Identifying As Human Today

I find myself, on today of all days, to be devoid of any substantial amount of patriotism or any sense of national identity. Sadness and pain in reflection of the people who died eleven years ago I find ample enough, but to say that I connect their loss to any sense of pride in America is a stretch.

Maybe the patriotic fire has been snuffed out by the knowledge that in the last eleven years enough people have died in the reactionary measures of the Bush Administration and their continuation under President Obama. Perhaps I never felt any particular pride in American citizenship from the start, and I only see governmental institutions as a means to a social and economic end.

Whatever the reason, I feel today makes me identify to humanity as a whole, and less to the people who live within the lines in the sand we call America. Neither side was right to cause the incident, but the event clearly states a message I have begun to understand during what short time I have had on earth. We need to stop looking at Democrats and Republicans, Americans and Arabs, countries and nations, or religions and philosophies as something to be contested. We can only truly learn from disaster by recognizing its cause: hatred and partisanship that only divides men and turns them upon each other.

Leip, a 9-year old Sudanese refugee I tutor as part of a service project at Creighton University, sat down next to me today and asked what September 11th was. I explained that eleven years ago today, planes hit two buildings in New York and a lot of people died. He asked me why, but I couldn’t give an answer simple enough for a nine year old boy to understand. I just told him I didn’t know.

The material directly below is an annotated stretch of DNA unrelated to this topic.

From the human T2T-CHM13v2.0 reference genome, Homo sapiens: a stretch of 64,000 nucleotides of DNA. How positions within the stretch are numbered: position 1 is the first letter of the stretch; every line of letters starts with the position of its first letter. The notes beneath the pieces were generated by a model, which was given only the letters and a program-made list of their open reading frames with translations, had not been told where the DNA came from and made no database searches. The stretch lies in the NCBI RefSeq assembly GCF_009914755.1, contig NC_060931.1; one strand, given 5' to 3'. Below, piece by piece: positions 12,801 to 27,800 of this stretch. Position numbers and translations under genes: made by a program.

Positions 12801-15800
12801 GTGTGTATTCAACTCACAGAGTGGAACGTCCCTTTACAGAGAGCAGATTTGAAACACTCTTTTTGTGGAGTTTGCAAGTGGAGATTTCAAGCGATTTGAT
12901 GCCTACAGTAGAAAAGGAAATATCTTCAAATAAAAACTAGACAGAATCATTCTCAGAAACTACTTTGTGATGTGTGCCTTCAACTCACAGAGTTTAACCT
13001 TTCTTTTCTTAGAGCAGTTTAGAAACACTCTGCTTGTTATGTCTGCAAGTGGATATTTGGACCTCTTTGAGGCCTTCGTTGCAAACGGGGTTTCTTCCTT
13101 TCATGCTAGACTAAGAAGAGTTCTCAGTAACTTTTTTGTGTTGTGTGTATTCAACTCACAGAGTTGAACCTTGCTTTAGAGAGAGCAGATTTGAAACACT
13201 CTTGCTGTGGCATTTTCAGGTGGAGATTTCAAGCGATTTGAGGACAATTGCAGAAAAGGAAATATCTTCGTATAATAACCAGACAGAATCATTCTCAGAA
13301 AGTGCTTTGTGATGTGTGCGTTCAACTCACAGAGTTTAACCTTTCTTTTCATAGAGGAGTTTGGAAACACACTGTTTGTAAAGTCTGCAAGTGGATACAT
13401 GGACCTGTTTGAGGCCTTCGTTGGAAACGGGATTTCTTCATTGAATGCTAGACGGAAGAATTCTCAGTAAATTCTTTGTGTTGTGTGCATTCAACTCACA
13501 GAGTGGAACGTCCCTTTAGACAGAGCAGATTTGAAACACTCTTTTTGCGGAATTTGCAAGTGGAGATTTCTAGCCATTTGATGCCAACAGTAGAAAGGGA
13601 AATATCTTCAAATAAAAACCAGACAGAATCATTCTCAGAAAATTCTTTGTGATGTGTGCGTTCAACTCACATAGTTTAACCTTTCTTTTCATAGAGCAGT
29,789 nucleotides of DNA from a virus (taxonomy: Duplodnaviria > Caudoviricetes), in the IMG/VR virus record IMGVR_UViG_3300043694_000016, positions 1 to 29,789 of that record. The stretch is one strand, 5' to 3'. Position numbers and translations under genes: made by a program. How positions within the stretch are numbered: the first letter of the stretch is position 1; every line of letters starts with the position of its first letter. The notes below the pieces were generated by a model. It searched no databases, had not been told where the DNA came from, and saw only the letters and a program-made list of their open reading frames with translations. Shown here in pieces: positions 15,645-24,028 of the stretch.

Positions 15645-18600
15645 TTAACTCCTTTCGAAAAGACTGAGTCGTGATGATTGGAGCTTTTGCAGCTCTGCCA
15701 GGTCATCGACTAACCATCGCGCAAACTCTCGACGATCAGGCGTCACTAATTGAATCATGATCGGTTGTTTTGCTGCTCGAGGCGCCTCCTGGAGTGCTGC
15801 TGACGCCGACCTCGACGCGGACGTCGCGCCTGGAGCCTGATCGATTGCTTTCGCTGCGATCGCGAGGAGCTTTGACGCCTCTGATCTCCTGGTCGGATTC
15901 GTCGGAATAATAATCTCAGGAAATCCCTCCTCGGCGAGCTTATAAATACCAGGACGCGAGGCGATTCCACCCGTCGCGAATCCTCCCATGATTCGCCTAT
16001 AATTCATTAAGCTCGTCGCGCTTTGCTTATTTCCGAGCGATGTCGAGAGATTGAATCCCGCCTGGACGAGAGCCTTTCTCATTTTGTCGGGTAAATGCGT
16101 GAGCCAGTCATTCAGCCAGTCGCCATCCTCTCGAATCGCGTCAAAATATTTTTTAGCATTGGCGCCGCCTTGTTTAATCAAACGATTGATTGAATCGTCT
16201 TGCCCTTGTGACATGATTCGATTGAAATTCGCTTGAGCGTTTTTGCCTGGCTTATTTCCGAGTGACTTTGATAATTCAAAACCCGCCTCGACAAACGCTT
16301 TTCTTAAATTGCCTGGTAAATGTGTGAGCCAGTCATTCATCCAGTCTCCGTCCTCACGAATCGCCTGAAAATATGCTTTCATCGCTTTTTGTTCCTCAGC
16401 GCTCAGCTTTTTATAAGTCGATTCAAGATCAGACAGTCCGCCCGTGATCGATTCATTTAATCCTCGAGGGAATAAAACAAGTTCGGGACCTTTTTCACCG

Another boy, another refugee, heard us talking and asked “Why are you talking about this?”

I said “We talk about it because it is sad.”

He told me “If it makes you sad, then don’t talk about it” and walked away.

Leip, however, understood why we talked about it. While he was too young to understand the situation, he understood why everyone felt sad. His point of view, simple and clear, sparked a train of thought in my mind that has been with me since.

To understand the situation and truly benefit from it, I feel like I am much like Leip. I understand the sadness and try my best to understand its causes. In the end, I come to the idea that humanity needs to recognize the good of every person, for their own sake. So today, I ask that we all put aside our differences and recognize the good in other people, so that maybe this world can change for the better.

-Nick O’Brien, Cortinian

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